Industry insiders lay out 5 ways legal tech will shake up the legal profession in 2021, from Big Law partnerships to transforming in-house counsels' roles

Legal Tech Trends

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2020 has been the year for legal tech. As law firms and businesses across industries shuttered their physical offices and shifted to remote work, legal tech companies stepped in to offer digital solutions to help streamline this transition, from client relationship management to contract analysis.

Shrinking budgets and increasing client demands for efficiency further spurred lawyers’ adoption of technology.

“In a nutshell, what we saw was the most significant transformation in how lawyers work in the last century,” said Jack Newton, CEO of Clio, a legal practice management software. “10 years of legal transformation happened in 10 months.”

Investors are taking note, too. In October, Disco, a cloud-based ediscovery platform, raked in a blockbuster $60 million in its Series F, bringing total investment to $195 million and valuing the company at $785 million. Another up-and-coming contract lifecycle management startup, Contractbook, raised $9.4 million in its Series A in December from investors like Bessemer Venture Partners and Gradient Ventures.Jack Rives

“It’s an exciting time for the legal profession,” said Jack Rives, executive director of the American Bar Association. “Attorneys are embracing and growing more comfortable with technology.”

Insider spoke with six legal tech experts on the biggest trends of 2020, and how they shape their predictions for the year ahead.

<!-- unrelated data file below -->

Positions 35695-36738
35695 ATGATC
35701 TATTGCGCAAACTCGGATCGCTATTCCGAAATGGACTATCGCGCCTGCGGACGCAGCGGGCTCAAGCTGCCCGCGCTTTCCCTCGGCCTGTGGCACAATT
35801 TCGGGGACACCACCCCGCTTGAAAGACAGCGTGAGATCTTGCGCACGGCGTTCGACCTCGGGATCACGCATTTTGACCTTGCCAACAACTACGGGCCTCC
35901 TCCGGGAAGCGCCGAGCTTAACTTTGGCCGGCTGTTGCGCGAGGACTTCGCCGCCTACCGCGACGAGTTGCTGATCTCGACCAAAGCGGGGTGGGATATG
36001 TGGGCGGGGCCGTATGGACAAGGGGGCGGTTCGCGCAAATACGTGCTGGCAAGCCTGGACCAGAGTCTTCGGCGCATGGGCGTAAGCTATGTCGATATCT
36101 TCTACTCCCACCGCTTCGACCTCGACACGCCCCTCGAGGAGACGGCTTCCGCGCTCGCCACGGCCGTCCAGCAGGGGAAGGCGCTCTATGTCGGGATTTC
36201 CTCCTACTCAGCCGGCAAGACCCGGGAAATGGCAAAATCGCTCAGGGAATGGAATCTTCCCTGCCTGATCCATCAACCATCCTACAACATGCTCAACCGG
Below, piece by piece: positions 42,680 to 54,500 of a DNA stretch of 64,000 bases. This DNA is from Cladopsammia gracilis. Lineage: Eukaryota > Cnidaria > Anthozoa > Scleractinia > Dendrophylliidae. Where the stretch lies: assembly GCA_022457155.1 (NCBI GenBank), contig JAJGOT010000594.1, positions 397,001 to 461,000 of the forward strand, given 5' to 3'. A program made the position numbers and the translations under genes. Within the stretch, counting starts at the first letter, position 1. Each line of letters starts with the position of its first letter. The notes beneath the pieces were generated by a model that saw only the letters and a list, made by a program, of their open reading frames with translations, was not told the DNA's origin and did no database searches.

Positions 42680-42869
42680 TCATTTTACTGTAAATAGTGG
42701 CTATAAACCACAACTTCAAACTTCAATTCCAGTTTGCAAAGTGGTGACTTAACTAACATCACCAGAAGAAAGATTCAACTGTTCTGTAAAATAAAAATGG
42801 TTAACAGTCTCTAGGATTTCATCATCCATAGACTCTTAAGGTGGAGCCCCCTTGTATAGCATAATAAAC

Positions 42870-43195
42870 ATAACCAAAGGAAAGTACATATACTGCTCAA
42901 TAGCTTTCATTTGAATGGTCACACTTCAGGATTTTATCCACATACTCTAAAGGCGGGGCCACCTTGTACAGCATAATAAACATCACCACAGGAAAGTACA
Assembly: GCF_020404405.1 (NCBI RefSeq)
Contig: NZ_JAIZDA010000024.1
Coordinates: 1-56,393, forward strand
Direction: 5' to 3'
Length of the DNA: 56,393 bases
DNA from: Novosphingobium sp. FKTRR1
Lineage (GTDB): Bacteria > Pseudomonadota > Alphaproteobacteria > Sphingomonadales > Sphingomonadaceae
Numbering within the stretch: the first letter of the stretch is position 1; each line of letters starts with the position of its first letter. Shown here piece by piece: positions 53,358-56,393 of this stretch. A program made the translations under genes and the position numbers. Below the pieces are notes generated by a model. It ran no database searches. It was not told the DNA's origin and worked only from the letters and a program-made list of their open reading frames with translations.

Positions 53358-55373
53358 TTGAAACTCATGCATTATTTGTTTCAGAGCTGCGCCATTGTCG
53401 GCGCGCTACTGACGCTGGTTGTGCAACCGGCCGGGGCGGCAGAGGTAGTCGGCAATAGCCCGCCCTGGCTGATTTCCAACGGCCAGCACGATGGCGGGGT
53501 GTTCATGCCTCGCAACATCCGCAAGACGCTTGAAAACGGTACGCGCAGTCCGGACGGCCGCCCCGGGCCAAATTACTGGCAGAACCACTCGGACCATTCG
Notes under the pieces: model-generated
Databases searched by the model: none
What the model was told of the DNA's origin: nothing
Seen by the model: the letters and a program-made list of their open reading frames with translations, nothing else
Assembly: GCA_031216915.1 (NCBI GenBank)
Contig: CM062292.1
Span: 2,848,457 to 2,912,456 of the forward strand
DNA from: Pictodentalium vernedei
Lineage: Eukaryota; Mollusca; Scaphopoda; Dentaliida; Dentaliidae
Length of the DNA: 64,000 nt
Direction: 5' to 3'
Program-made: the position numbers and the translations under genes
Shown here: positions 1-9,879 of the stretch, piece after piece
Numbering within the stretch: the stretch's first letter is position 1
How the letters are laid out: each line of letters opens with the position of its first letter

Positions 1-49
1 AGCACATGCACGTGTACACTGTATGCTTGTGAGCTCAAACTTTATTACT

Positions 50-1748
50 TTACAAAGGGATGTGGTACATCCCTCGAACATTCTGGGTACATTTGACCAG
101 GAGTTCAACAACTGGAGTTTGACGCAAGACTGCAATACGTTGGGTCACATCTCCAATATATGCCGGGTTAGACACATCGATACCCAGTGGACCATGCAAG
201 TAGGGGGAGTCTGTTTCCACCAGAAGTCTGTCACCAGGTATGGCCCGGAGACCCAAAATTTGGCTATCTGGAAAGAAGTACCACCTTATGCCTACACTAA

The legal tech market will become increasingly consolidated

VC investors aren’t the only active players in the market. Legal tech companies themselves are investing in and snapping up other startups as they look to grow their business.

In December, Exterro, an e-discovery and information governance software platform used by Visa and American Express, announced that it acquired AccessData, a digital forensics firm, for an undisclosed nine-figure amount.

Bobby Balachandran, the CEO and cofounder of Exterro, previously told Insider that the fragmented legal tech market is becoming increasingly consolidated as a result. “The market is driving it,” he said.

George Psiharis Headshot

“Legal tech is an exploding market and we’re still in the early days of new apps and new technology to explore. It’s a very frothy space for tech investments, with a lot of opportunity and growth in 2021,” said George Psiharis, COO of Clio.

Legal tech companies will seek to expand their offerings to provide clients with an end-to-end platform

Accompanying the wave of consolidation in the legal tech market is the second, related trend of “platformization” as companies expand their offerings to provide a complete suite of services to their clients.

With many law firms and businesses working remotely, they’re looking for a single end-to-end solution that’s both easy and convenient to use, said Sarvarth Misra, CEO of ContractPodAI, a contract lifecycle management platform for in-house counsel.

DocuSign, for instance, acquired both Seal Software and LiveOak Technologies in May and June this year respectively, boosting its product offerings in the contract space with contract analysis and agreement-collaboration capabilities. 

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Harshad Oak, general manager of the customer adoption and value department at Icertis, a contract management platform, said that he expects moves toward a broader platform that includes contract management as one part of it.

“Contract management was once seen as something in isolation, but it’s now regarded as part of the bigger enterprise solution, especially given how crucial contracts are across all businesses and industries,” said Oak.

Big Law firms are upping their tech games with investments and partnerships

The rise of legal tech has also piqued the interest of law firms, many of whom doubled down on tech investments this year due to the pandemic. Tech-savvy law firms made nearly 40% more in revenue than old-school ones, according to the 2020 Legal Trends Report by Clio.